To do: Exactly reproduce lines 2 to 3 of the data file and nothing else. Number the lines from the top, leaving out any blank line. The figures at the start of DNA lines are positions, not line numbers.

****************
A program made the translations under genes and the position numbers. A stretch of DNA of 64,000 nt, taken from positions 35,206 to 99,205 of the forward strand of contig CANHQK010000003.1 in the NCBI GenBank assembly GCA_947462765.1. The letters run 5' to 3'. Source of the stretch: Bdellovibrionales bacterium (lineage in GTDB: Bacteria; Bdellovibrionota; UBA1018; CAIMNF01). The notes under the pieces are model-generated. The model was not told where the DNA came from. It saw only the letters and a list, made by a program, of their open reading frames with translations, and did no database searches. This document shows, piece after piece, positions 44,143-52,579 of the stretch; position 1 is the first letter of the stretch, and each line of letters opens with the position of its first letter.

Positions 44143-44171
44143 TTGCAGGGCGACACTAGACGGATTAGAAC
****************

Positions 44143-44171
44143 TTGCAGGGCGACACTAGACGGATTAGAAC